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Aging affects all areas of the face for which there s no one single surgical procedure that simultaneously corrects all of them. The most known anti-aging surgery is the facelift, and while tremendously effective at improving the neck and jowls, its effects are more limited north of the lower third of the face. The sagging midface can be addressed at the time of the facelift and a wide variety of techniques have been described to do so.

The submalar hollowing that often occurs with facial aging tissue descent can be treated with either a lift or voluminization techniques. Lifting has been well described but is a more involved procedure. Fat grafting has become more popular of late as part of its overall use as a soft tissue augmentation method,.In addition more recent anatomic studies have identified numerous midface fat compartments and their loss with aging. Interestingly submalar implants as a midface volume method has been available for almost three decades but is rarely mentioned in contemporary facial rejuvenation surgery.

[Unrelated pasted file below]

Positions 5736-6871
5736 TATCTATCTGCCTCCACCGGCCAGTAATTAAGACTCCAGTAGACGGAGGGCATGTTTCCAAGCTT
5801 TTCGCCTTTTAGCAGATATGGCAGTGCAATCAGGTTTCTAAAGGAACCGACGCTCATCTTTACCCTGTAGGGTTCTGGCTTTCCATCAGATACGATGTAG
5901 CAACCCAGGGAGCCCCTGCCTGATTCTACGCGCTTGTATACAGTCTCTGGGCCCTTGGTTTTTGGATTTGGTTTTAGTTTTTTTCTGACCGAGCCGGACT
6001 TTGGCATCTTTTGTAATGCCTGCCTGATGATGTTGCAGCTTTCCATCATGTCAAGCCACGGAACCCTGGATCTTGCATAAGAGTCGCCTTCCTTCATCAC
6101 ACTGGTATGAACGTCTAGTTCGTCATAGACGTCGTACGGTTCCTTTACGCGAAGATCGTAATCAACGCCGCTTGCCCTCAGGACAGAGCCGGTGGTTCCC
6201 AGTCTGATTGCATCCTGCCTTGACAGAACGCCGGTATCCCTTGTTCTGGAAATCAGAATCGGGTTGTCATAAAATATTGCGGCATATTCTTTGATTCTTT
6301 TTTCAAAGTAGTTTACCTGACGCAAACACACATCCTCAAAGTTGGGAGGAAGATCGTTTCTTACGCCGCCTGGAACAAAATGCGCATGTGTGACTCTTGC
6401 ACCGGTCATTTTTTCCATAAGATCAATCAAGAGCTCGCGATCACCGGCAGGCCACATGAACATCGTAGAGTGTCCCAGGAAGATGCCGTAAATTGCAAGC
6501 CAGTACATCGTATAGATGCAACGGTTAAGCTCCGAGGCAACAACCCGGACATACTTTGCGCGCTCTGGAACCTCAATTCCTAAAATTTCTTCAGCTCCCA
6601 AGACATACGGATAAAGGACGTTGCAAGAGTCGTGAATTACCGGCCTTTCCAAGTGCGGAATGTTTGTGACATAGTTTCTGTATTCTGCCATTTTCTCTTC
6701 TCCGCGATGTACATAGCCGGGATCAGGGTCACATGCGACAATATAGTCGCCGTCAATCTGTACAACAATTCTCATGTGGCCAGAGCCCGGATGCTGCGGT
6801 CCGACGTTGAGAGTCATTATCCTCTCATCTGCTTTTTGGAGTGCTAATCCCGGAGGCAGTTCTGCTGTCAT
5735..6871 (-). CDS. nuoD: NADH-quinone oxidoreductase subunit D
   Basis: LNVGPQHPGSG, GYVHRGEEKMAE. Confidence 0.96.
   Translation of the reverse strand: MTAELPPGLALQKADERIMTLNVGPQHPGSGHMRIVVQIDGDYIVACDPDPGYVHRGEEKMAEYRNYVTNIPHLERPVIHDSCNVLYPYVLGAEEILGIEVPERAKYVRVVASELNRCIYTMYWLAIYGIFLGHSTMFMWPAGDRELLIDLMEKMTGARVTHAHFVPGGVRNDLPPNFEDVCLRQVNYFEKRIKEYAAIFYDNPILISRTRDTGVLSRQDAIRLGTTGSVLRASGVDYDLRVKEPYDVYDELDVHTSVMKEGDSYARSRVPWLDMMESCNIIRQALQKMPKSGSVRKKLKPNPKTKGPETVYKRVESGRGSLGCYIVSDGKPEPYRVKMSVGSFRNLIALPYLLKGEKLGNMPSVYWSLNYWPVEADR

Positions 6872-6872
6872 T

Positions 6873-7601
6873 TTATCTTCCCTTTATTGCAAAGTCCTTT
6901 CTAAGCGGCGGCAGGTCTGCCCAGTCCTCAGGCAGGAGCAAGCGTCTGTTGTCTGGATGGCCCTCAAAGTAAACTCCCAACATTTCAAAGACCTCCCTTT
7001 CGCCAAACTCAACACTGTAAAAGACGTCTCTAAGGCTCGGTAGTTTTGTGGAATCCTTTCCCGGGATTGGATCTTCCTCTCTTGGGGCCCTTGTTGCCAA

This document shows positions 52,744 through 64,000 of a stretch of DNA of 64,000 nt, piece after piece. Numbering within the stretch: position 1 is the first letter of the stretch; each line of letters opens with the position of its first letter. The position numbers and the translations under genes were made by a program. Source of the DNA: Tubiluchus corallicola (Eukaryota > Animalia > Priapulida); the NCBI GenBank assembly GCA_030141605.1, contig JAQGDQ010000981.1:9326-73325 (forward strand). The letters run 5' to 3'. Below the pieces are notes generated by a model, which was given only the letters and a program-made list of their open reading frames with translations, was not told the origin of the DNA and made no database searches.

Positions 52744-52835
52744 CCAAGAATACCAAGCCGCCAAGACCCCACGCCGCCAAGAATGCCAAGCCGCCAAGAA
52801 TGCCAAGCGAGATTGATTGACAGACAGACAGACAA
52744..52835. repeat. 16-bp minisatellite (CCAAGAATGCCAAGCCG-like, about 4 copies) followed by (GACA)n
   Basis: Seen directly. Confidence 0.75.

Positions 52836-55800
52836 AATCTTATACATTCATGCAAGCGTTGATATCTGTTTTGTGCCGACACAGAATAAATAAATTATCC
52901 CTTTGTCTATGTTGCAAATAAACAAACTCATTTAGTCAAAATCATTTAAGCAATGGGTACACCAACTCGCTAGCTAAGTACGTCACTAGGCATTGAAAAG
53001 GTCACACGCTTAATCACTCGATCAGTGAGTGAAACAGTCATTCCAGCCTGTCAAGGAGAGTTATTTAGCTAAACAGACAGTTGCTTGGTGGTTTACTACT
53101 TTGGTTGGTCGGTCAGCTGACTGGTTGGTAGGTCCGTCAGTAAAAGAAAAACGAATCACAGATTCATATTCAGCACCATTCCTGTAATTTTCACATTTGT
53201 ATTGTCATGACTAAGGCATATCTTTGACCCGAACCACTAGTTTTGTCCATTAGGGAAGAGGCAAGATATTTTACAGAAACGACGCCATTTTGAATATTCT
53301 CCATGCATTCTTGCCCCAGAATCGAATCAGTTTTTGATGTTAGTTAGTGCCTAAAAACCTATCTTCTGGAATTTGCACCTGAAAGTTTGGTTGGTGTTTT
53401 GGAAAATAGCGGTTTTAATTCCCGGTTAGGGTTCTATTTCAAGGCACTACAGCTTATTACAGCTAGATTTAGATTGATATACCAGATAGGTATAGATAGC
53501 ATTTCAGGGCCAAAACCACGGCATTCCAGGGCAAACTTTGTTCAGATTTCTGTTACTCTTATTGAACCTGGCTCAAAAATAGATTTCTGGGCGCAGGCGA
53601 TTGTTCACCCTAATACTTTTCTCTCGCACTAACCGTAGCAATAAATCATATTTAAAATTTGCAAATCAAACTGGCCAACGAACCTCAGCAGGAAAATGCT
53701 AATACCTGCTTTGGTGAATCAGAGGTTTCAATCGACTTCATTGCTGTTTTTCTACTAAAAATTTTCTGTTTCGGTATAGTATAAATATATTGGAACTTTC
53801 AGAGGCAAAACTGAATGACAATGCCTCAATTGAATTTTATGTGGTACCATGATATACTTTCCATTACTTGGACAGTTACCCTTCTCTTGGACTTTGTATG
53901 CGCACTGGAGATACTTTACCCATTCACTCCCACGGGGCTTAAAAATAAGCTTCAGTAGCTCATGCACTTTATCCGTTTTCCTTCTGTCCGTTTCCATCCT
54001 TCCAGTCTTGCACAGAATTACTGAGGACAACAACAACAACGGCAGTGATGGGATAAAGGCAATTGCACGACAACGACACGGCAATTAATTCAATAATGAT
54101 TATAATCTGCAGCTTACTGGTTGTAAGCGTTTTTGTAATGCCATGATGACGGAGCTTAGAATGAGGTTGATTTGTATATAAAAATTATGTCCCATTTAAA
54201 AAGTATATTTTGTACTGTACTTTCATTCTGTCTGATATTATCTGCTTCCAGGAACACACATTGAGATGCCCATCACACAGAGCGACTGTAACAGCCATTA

In the April issue of the Aesthetic Surgery Journal an article was published entitled ‘Enhancing Facelift With Simultaneous Submalar Implant Augmentation’. In this paper the authors describe their experience with the submalar implant in facelift surgery over a twenty-five year period in forty-eight (48) patients.They had a satisfaction rate of 96%. Complications consisted of temporary infraorbital nerve numbness (2%), prolonged swelling (1%) and capsular contracture. (1%) No infections or implant removals were required.

It is no surprise that a submalar implant is an effective midface voluminization procedure. But it is also a midfacial lifting procedure as its placement requires release of numerous zygomatic osteocutaneous ligaments. This releases the overlying soft tissues and the implant acts as a spacer to hold the released soft tissues up. It is easy to see that would have a more prolonged effect than injectable fillers and fat injections or even soft tissue lifts.

What is more surprising is that in nearly fifty patients no infections or implant mapositions occurred given that the number of implants placed being close to one hundred. For an intraoral implant procedure, this indicates a high skill level in placing them.

Dr. Barry Eppley

Indianapolis, Indiana

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